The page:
At the end of September 2015, Korean Air owned 157 aircraft and operated scheduled flights to 127 cities in 44 foreign countries, including 12 cities in Korea.
In 1969, Korean Air Lines Co., Ltd. was in decline. An offer to privatise the airline by the Hanjin Group, specialists in transportation, was the start of a new chapter in growth and success. Although the challenge was never easy, Korean Air established itself as a respectable company
and carrier by opening its transpacific route in 1971 and its first Seoul-Paris freight route in 1973.
Always looking ahead, the company laid the groundwork for the future when it ordered American Boeing Company's B747 Jumbo in 1972, plus 6 additional Airbus A300 models in its early years.
In 1979, Korean Air launched a new service with direct passenger flights to New York, a gateway to expanding its routes for both passengers and freight throughout the 1980s. The dissolution of the Soviet Union in 1991 and an aeronautical agreement with China in 1994 opened the skies to exciting new Korean Air route networks.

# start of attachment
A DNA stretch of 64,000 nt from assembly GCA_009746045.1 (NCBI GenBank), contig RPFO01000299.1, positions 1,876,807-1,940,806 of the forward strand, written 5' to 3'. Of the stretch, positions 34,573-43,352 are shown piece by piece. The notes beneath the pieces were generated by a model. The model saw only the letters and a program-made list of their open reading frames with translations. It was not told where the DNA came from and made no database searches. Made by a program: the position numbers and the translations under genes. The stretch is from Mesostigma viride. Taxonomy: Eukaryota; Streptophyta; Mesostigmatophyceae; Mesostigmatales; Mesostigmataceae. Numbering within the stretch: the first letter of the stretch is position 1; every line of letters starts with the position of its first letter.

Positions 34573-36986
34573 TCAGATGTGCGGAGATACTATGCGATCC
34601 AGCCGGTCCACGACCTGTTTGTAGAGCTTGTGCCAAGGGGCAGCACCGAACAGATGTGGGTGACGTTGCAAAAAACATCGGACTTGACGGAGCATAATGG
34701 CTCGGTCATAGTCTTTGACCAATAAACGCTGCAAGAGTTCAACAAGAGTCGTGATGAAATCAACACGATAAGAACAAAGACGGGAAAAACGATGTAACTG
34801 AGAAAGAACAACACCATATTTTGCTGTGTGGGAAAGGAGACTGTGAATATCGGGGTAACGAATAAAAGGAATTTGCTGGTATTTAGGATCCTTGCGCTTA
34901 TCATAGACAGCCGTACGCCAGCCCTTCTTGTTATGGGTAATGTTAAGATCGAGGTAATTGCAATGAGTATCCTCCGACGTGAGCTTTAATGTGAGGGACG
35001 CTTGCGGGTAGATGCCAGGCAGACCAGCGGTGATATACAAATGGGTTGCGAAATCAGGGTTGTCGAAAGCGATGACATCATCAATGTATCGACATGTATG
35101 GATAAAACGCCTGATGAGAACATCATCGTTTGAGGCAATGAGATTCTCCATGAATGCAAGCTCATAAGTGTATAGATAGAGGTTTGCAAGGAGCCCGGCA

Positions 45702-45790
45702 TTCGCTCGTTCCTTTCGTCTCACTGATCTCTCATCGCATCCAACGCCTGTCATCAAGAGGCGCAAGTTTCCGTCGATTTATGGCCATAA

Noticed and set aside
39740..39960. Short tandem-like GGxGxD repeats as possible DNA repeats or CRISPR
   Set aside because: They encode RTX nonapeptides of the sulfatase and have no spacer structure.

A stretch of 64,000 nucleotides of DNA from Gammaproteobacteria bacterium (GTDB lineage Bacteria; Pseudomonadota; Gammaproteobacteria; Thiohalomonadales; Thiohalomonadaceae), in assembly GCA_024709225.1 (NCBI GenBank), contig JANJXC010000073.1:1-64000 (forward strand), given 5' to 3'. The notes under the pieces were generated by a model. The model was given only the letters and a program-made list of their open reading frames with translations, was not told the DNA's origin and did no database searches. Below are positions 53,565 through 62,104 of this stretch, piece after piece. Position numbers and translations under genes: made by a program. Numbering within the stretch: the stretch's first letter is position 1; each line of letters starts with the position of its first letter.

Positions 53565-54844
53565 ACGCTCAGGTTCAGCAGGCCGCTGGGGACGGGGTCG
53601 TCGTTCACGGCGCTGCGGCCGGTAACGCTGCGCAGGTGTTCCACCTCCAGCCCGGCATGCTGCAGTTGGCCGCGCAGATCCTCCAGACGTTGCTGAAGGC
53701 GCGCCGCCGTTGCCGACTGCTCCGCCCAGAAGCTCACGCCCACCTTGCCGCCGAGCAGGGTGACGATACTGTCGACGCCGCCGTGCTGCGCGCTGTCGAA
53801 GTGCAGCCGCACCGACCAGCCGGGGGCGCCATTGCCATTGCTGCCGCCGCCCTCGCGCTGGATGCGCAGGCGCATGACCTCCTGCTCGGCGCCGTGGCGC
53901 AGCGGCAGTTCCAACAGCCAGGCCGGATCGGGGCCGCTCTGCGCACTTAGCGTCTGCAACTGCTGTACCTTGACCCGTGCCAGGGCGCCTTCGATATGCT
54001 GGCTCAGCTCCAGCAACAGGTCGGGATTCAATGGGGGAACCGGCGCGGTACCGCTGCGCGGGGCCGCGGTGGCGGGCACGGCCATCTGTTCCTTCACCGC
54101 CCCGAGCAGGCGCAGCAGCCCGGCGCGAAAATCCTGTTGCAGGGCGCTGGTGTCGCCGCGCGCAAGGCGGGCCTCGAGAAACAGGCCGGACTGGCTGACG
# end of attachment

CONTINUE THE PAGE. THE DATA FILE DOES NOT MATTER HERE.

Korean Air introduced its 100th aircraft in 1995 and displayed consistent growth until the mid 1990s. It was then that new challenges arose, including oversaturation of the aviation industry and increasingly intense competition. Under such circumstances, President Yang Ho Cho, son of founder Choong Hoon Cho, became the Chairman and CEO, bringing his innovative mindset and excellent business sense to the company.